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The program valgrind is a tool to detect memory leaks and violations in a program. It tracks the allocated memory and checks if it was freed. Additionally it checks if a programm writes outside its allocated memory or threads writes at the same time to the same memory.


To use valgrind please load the actual release of valgind by

 module load valgrind

To use valgrind the code should be compiled with debug symbols (-g option for most of the compilers) so that errors could be backtraced to the source code line. After compiling the program will be started with valgrind typically by

 valgrind -v --leack-check=full <program> [program_options] >& valgrind.out

The typical output of valgrind is very long and sometimes not easy to understand. For more informations see the user guide.

For analyzing parallel MPI programs the mpirun/mpiexec statement including its options must precede the command line above. In this case it could be useful to write the output into a file with a suffix of the rank. This can be done by the command line option --log-file and the substitution %q{}of valgrind. For example valgrind can be started by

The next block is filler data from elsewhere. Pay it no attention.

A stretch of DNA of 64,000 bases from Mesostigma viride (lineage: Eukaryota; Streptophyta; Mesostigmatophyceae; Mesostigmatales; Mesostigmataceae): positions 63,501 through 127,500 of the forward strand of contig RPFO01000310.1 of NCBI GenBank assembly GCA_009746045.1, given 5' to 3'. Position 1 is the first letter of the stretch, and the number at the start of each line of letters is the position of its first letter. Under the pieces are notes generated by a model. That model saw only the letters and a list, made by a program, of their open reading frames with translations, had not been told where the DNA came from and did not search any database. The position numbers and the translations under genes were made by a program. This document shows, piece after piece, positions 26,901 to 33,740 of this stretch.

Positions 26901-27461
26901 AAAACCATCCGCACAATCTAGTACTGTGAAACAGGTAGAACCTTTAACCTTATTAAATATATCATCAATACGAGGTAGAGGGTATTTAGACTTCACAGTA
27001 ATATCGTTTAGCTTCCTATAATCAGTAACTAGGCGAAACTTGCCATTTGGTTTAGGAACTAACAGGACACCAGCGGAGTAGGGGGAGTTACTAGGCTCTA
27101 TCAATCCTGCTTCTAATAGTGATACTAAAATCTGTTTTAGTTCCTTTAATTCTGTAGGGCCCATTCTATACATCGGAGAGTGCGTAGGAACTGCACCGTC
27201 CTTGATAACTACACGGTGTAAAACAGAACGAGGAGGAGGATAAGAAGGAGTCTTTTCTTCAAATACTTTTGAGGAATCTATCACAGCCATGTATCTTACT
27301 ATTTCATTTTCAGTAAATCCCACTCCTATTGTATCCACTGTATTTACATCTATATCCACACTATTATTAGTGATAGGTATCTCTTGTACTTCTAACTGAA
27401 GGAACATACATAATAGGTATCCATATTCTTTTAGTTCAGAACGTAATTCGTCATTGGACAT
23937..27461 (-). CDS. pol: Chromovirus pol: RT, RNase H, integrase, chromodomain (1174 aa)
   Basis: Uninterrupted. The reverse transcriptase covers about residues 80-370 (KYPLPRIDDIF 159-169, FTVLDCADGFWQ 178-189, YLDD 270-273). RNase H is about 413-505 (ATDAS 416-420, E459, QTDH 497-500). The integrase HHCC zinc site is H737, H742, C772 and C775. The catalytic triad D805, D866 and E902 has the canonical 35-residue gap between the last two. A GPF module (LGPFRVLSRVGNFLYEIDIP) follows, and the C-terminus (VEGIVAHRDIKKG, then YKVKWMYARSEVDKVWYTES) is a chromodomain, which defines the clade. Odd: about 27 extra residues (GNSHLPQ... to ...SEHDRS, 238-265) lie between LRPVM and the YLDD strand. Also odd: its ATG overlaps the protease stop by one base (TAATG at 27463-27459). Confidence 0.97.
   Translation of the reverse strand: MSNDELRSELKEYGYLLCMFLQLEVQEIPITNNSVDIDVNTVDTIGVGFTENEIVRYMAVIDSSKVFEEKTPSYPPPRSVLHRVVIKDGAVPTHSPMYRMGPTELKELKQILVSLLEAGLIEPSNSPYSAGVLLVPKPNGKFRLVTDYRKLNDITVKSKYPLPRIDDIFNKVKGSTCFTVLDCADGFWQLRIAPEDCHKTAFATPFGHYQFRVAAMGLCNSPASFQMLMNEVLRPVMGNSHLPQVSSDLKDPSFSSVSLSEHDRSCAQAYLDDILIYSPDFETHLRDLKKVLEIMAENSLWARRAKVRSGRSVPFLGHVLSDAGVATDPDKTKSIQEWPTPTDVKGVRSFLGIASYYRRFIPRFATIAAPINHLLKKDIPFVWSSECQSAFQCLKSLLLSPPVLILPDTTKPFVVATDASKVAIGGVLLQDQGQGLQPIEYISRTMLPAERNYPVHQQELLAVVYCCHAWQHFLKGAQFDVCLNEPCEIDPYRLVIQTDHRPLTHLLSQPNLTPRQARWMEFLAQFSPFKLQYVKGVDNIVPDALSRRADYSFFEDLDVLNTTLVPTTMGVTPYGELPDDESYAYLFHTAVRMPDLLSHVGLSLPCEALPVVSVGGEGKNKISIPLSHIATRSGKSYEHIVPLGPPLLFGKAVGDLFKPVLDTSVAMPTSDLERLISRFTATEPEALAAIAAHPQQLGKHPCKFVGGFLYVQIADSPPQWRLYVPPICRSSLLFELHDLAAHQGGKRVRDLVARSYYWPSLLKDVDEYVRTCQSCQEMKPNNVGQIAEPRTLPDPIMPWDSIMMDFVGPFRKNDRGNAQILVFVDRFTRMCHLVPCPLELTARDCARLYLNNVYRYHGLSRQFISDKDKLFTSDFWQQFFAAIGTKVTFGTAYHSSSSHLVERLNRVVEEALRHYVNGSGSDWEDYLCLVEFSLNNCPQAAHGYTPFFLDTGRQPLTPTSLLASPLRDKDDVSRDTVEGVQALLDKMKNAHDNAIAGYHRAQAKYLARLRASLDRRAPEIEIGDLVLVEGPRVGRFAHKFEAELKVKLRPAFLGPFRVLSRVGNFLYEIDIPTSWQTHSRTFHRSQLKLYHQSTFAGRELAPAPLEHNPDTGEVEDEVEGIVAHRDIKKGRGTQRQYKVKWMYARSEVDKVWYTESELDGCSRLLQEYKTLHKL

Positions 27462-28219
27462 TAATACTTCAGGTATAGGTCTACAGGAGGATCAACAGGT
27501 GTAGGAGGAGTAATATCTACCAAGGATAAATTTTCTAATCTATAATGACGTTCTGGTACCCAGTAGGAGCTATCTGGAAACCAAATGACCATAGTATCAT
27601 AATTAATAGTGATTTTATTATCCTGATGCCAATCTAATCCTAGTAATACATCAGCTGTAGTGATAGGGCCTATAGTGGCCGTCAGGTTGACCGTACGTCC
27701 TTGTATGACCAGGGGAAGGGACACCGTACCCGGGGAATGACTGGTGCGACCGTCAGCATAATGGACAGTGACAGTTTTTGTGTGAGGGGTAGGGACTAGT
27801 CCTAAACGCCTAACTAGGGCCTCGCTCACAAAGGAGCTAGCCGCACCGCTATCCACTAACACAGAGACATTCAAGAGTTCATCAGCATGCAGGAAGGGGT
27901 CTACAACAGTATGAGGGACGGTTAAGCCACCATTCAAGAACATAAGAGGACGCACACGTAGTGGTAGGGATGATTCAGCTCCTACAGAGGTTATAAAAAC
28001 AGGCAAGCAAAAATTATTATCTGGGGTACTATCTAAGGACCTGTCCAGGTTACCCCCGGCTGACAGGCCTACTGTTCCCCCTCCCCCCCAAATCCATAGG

mpirun -np <number_of_processes> ... valgrind -v --leak-check=full --log-file="valgrind.out.%q{PMI_RANK}" <mpiprogram> [program_options]

for Intel MPI. Here the statement %q{PMI_RANK} is substituted by the value of environment variable PMI_RANK which is set by Intel MPI. For OpenMPI the variable name PMI_RANK has to be replaced by OMPI_COMM_WORLD_RANK. The output is then redirected into the files valdgrind.out.[0...<number_of_processes>] for each process/rank. If for example the error occurs on rank 123 the related message can be found in the file valdgrind.out.123.


  • By using valgrind the runtime of the tested program increases dramatically so that the tests should be done on small problems.
  • Sometimes error messages occurs due to compiler libraries (especially Intel compiler) which are not really an error.

Known issues

  • Binaries build with the Intel compilers shows a lot of error messages in some libraries due to uninitialized values (e.g. in command vsprintf). These messages comes from the optimized Intel libraries and can be ignored.

External links